Encyclopedia Of Detroit

Scherer, Robert Pauli

Robert Pauli Scherer invented the rotary die encapsulation process, which transformed the soft-gelatin encapsulation field, and ultimately the production of medicinal gelatin capsules. Born in 1906 in Detroit, Michigan, Scherer was raised and educated in the city, eventually graduating from Detroit’s public school system. Scherer then attended the University of Michigan where he graduated with a degree in chemical engineering.

After earning his degree, Scherer began working with pharmaceuticals. It was during this time that he realized there was a better way to process vitamins and drugs into soft, convenient capsules. In 1930 at the age of 24, Scherer invented the rotary die encapsulation machine in a workshop located in the basement of his parents’ Detroit home. Scherer's invention transformed the production of soft gelatin capsules used in the pharmaceutical industry into a commercial process that helped to raise worldwide health and nutritional standards.

With his invention revolutionizing the pharmaceutical realm, Scherer was able to open the R.P. Scherer Corporation in 1933, which still exists today. The firm was the world's largest manufacturer of soft gelatin capsules by 1984, with eighteen plants located across twelve different countries. An ingenious inventor, Scherer received fifty-two patents during his lifetime. In 1955, his original rotary die encapsulation machine was placed in the Smithsonian Institution. The city of Detroit remembers and honors Scherer and his all-important invention through the maintenance of his birthplace, at 67 Kirby Street, which received a Michigan Historical Marker in 1984.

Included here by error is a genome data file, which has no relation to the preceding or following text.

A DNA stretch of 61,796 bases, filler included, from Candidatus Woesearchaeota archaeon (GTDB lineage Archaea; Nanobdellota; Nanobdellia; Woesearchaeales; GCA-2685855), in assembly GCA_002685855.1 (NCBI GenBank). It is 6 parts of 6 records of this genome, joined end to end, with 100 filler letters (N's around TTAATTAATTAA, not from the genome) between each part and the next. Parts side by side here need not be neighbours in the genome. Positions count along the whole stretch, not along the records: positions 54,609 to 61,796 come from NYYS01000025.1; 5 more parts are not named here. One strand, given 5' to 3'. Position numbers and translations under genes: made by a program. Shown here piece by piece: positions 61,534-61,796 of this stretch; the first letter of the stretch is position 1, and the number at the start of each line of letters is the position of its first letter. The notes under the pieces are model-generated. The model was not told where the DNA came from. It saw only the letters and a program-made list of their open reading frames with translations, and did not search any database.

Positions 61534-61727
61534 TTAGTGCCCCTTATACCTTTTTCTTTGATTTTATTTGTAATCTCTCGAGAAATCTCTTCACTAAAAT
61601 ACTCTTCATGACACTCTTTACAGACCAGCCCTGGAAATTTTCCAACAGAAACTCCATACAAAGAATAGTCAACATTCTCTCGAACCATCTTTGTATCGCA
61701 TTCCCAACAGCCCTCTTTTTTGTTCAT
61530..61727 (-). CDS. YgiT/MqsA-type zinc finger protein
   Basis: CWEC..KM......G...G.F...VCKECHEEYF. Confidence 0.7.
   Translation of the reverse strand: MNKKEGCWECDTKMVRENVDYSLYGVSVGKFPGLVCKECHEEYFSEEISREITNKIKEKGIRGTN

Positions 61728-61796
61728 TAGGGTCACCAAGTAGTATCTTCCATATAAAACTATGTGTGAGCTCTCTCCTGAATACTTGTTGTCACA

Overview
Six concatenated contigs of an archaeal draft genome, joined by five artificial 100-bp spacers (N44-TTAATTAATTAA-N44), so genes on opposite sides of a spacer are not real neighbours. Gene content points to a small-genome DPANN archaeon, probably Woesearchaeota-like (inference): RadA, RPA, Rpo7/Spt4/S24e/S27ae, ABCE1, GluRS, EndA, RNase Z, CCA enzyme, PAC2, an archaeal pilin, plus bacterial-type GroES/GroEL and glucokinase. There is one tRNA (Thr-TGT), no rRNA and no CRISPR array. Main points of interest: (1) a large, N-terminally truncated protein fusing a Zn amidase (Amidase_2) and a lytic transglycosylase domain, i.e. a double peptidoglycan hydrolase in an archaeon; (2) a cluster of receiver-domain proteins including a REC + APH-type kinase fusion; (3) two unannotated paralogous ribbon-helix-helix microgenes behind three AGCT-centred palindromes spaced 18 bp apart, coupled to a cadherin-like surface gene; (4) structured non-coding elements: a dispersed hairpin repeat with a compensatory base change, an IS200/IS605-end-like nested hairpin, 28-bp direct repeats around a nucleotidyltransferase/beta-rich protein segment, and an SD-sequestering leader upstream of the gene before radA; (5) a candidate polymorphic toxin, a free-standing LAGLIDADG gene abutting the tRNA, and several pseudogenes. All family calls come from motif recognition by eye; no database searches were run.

Edited by Julia Teran

 


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The Scherer House at 67 Kirby, 1980 - 2008.033.092

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